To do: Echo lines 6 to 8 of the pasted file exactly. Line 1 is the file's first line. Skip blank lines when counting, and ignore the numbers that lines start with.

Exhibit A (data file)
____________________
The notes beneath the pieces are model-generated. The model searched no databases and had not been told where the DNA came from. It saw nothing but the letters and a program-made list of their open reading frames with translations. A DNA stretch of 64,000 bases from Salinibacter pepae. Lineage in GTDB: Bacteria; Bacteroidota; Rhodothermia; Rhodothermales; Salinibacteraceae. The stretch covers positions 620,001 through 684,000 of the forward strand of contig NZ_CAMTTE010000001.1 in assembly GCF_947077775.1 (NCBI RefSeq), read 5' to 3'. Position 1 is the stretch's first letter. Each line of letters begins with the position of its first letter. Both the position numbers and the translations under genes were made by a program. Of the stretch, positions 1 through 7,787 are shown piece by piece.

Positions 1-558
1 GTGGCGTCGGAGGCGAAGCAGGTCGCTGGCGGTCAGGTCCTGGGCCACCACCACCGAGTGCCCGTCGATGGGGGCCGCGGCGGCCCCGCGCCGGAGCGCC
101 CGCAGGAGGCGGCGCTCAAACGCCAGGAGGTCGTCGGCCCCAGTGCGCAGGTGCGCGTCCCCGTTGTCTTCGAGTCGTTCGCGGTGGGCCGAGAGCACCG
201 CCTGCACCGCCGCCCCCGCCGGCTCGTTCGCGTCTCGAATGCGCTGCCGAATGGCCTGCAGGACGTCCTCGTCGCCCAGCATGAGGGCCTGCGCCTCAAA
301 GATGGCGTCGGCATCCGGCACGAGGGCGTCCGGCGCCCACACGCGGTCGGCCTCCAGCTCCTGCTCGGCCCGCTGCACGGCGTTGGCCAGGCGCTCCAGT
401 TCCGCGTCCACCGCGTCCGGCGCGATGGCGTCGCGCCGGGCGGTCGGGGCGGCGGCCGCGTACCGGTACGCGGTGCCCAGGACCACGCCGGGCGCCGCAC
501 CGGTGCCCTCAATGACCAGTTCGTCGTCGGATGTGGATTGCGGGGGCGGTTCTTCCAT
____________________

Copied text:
301 GATGGCGTCGGCATCCGGCACGAGGGCGTCCGGCGCCCACACGCGGTCGGCCTCCAGCTCCTGCTCGGCCCGCTGCACGGCGTTGGCCAGGCGCTCCAGT
401 TCCGCGTCCACCGCGTCCGGCGCGATGGCGTCGCGCCGGGCGGTCGGGGCGGCGGCCGCGTACCGGTACGCGGTGCCCAGGACCACGCCGGGCGCCGCAC
501 CGGTGCCCTCAATGACCAGTTCGTCGTCGGATGTGGATTGCGGGGGCGGTTCTTCCAT